Sometimes it can be possible to take the edge off the side-effects by going for a smaller dose and hoping this is equally good at controlling the seizures. It can be possible to find different forms of the medicine – such as slow release capsules. These can help keep the level of the medicine in the blood steady rather than peaking just after the medicine is taken. On occasion, we can find a way of lumping or splitting the doses or changing the time of day when they are taken. Finally, some medicines are in rough ‘families’ and it may be possible to swap to another medicine in the same family and hope that the side-effects are less with the new one.

Will my medicines affect my birth control?

This is an important question and one that we sadly forget to talk about sometimes. Often, this is because birth control is not considered by the patient to be a ‘medicine’ and so it does not get mentioned. Or it could be because birth control is started or changed long after the epilepsy medicines start. Specialised advice is needed from your GP or epilepsy team about how these medicines may interact. However, barrier methods of birth control, such as condoms, diaphragms or the coil, are not affected.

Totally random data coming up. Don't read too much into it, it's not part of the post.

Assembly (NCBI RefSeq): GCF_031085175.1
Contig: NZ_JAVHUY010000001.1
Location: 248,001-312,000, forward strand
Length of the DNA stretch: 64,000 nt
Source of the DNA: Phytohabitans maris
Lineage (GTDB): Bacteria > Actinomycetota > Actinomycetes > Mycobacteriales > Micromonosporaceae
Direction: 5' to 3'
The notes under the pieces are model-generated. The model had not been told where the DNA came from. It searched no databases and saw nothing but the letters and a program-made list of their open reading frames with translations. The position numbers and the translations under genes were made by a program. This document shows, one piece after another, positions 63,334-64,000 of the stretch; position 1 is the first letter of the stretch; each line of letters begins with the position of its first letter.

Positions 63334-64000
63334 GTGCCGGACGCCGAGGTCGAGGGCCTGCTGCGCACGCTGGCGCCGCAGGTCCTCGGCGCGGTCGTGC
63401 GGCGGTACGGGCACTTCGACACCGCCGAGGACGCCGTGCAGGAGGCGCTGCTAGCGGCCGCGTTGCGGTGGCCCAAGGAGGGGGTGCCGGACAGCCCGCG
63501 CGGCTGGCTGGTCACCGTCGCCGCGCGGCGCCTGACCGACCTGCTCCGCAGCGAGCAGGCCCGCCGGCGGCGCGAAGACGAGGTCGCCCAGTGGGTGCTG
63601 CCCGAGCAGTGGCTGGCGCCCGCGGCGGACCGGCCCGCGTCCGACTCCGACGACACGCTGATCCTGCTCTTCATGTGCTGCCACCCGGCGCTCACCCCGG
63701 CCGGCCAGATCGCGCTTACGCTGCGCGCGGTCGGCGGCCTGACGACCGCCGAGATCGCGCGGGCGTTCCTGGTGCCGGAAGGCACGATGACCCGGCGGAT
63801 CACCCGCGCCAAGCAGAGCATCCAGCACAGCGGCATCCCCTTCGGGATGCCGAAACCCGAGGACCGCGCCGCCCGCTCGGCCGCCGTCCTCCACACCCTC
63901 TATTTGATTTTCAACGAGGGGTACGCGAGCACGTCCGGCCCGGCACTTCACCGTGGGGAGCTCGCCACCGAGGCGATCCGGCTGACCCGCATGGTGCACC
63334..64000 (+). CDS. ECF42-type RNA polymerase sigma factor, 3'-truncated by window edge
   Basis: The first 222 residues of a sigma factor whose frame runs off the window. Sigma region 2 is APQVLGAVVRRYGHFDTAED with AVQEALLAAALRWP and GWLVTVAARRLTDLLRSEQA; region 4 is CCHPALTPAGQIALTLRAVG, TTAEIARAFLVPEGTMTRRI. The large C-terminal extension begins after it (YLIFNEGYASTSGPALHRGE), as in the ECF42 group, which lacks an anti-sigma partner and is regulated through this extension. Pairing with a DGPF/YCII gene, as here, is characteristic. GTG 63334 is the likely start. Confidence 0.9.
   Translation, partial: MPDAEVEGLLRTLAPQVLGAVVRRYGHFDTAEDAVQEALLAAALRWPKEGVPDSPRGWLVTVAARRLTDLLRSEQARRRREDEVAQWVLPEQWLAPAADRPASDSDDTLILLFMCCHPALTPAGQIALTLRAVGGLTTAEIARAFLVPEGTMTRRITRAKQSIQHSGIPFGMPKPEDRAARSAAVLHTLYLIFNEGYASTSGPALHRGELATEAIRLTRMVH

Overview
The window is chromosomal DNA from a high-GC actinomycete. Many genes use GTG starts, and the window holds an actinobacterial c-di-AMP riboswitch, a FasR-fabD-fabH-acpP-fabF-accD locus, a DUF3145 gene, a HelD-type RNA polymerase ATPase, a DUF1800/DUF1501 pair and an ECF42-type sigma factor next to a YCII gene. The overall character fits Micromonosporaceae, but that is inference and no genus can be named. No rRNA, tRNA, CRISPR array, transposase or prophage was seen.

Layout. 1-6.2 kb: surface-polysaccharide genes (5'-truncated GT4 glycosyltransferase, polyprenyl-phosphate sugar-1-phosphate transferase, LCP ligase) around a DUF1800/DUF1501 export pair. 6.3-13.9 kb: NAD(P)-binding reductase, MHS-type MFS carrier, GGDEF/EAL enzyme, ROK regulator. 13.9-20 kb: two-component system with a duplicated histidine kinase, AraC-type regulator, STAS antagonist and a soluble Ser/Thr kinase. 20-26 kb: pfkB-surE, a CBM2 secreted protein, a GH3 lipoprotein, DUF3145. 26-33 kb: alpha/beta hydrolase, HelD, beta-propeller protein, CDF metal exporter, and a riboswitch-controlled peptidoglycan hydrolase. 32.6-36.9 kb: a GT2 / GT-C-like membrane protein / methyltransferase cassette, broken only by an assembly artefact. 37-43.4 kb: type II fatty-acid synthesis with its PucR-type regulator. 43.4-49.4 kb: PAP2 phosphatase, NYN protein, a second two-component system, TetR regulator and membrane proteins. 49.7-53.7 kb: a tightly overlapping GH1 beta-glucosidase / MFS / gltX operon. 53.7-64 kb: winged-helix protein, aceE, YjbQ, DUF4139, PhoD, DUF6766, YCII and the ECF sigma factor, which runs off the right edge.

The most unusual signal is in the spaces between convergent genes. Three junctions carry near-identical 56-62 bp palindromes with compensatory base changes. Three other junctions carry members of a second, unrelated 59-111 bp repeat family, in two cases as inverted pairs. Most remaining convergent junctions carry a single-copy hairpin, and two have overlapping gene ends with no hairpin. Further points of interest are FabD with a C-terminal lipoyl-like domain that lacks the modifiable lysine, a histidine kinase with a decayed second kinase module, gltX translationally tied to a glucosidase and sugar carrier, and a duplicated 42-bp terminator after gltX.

Will my medicines affect my baby if I get pregnant? What should I do if I’m worried about this?

This is a very important question. To be frank and fair, we know most about the older medicines. This is because we have had many reports of what happens to the women and their children in these pregnancies. Sodium valproate (Epilim) is not appropriate for most women because of the increased risks of birth defects to babies exposed to it in the womb. New advice means every woman and girl who may become pregnant must discuss their valproate prescription every year with their doctor. The Medicines and Healthcare products Regulatory Agency (MHRA) has now changed its guidance on sodium valproate. It says that sodium valproate should not be prescribed to women or girls of childbearing age unless there is a pregnancy prevention programme in place.

Women are advised to take 5mg of folic acid if pregnancy is planned or likely and let their doctor know if they become pregnant. But they are advised not to take themselves off their medicines. This is because women who have convulsive seizures in pregnancy may be putting their life and the life of their unborn child at risk.